thank you

After our first date two decades ago, Doug wrote me a thank you note. I still have it.

My old-fashioned mother had taught me how important it is to write a note of appreciation. Yet it took me two years to finish writing thank you notes to all the people who supported me after Doug died suddenly.

It had nothing to do with gratitude. It had everything to do with pain. I spent a long time in denial. Every time I tried to write a note, reality came rushing back. Also, the early days were such a blur that I had difficulty remembering who had done what, or who I had already written to. And finally, I was overwhelmed by life.

People told me not to worry about it. They said no one expected a note, and that they would understand But it didn't feel right to me - in fact I was haunted by guilt. I felt it was important to let people know how much their thoughtfulness was appreciated. Also, if people made donations or sent flowers, I wanted them to know their gift was received.

I finally finished sending notes out, and it was such a relief. I did apologize for the delay.

I realize that the best approach would have been to try to write five notes a day. Perhaps a family member or friend can help you with cards if you are not up to it. There is no set time frame, but commonly accepted etiquette says that ideally, you should send a thank you within two to four weeks to:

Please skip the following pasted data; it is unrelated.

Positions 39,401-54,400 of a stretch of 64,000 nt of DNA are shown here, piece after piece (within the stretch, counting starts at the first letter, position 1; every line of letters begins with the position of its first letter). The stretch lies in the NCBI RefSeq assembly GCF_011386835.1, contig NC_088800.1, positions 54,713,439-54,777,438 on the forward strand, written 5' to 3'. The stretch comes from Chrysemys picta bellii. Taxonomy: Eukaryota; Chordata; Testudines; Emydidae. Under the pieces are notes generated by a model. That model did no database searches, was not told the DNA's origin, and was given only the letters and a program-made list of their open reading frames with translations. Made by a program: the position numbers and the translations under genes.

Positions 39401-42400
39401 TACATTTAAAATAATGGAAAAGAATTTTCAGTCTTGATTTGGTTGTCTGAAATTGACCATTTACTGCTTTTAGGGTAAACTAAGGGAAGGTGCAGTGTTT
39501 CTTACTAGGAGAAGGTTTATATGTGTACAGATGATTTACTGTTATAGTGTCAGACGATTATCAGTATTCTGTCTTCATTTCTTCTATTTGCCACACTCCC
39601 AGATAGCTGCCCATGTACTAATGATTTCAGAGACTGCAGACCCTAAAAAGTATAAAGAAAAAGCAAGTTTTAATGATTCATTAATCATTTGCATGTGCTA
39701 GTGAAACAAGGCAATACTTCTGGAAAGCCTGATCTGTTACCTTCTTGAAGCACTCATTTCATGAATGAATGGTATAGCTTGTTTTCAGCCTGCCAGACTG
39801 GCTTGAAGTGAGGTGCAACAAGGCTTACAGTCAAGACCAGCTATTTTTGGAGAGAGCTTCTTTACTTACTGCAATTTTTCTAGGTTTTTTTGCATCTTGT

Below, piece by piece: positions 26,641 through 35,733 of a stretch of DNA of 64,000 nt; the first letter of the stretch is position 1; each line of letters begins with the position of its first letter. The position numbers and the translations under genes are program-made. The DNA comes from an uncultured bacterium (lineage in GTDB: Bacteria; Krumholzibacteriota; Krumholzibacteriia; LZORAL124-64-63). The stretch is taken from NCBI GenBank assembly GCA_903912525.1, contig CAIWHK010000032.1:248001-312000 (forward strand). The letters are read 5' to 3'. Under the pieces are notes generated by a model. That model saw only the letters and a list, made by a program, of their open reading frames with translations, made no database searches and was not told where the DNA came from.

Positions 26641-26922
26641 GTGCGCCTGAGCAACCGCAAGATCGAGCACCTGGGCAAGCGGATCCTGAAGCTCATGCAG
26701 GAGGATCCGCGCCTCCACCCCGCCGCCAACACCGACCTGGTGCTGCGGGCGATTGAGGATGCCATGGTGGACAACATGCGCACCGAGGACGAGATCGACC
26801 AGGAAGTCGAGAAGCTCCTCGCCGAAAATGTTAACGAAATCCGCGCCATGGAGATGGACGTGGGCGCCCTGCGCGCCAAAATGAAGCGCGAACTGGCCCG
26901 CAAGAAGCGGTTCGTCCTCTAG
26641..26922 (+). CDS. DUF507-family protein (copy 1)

• Those who helped by cooking, baby sitting, pet sitting, driving during the funeral procession, etc.
  • Pallbearers, clergy and musicians involves in the services
  • People who sent flowers, gifts, or donations.
    • Note: Recipient non-profit organizations will often send out an acknowledgement too. When you write a note, do not reference the amount if you are aware of it - just refer to the giver's generosity.

Some say you should write a note to anyone who sent a letter. They would probably appreciate hearing from you.

Although it is not expected, others write a note to everyone who attended funeral services. (In my case, that would have meant cards to over 350 people, some of whom I didn't know and had no mailing address for.) Others limit notes to those who travelled long distances to pay their respects.

I tried to write personal notes on every card, and it was just too much. A sentence or two specifically referencing what the person did is nice. A pre-printed card signed by hand is better than no note at all. In my opinion, so is an Email, although some may be offended by such an informal means of communication.

The important thing is that people know somehow that you appreciated their kindness and support. I hope it is never too late to say thank you.





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